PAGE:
Three-quarters of emergency admissions for asthma in England could have been avoided, a report argues.
Effective control should minimise risk of hospitalisation
The charity Asthma UK said better guidance to help patients manage their conditions could save the NHS in England £43.7 million a year.
Its study found the rate of emergency admissions for asthma patients varies hugely across England.
There was a six-fold variation between primary care trusts (PCTs) with the lowest and highest rates of admission.
HIGHEST ADMISSION RATES
Heart of Birmingham Teaching PCT: 114% above the national average
Oldham PCT: 96% above
Sandwell PCT: 93% above
Bradford and Airedale Teaching PCT: 87% above
Uttlesford PCT: 64% below average
South East Hertfordshire PCT: 60% below
Royston Buntingford and Bishop's Stortford: 57% below
The report showed that in 2004 more than 67,700 people were admitted to hospital with asthma in England - an average of 185 people per day.
The north-west had the highest rate of any region - 65% higher than the lowest, the east of England.
Asthma UK said that one in six people require further emergency care again within two weeks.
The charity has also calculated that one in four people receive no information about follow-up treatment, and more than one in 10 are unaware of what to do if another attack occurs.
It stressed that although asthma is serious and widespread, most people with the appropriate support can control it, and should not have to be admitted to hospital.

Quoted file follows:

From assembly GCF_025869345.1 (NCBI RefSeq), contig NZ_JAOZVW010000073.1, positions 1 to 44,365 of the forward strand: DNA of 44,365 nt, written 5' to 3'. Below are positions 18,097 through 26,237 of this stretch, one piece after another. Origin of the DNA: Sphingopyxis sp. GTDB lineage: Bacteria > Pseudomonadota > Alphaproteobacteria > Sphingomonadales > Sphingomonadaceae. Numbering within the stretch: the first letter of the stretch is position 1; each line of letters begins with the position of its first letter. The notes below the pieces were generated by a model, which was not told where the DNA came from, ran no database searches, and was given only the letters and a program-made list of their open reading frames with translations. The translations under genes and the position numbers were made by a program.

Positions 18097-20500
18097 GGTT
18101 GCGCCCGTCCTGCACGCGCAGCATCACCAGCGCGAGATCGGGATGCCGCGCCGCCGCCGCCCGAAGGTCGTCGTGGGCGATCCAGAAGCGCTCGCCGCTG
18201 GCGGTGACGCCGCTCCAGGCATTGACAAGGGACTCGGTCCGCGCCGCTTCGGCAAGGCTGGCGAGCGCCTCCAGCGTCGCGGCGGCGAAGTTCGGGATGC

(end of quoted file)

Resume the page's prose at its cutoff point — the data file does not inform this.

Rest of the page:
A study, published last month in the journal Thorax, concluded that inner city children from poor families are much more likely to seek emergency care for asthma than their more affluent peers.
The researchers, from Wandsworth PCT in London, concluded that parents believed it was the best way to ensure faster treatment for their child.
Donna Covey, chief executive of Asthma UK, said it could be devastating both physically and mentally to require hospital treatment for asthma.
"Reducing the hospital admissions of people with asthma is a key aim for Asthma UK."
The charity has launched support materials to help healthcare professionals who are likely to deal with asthma patients.
It is also calling on the government to boost specialist support services, abolish prescription charges for people with asthma and involve them in the design of services so that their needs are met appropriately.
In addition, it advises all people with asthma to draw up a written personal action plan for care.
Research shows that people who have such an action plan are four times less likely to require an emergency hospital admission.
A Department of Health spokesperson said: "The government takes asthma very seriously.
"In the NHS Improvement Plan, we made it a priority to improve care for people with long-term conditions, such as asthma, by moving away from reactive care in hospitals to preventative, personalised, care in the community.
"The General Medical Services Contract also includes a specific 'quality indicator' for the treatment and care of people with asthma.
"This means that GP practices must now effectively manage and review patients with asthma in order to qualify for additional quality payments."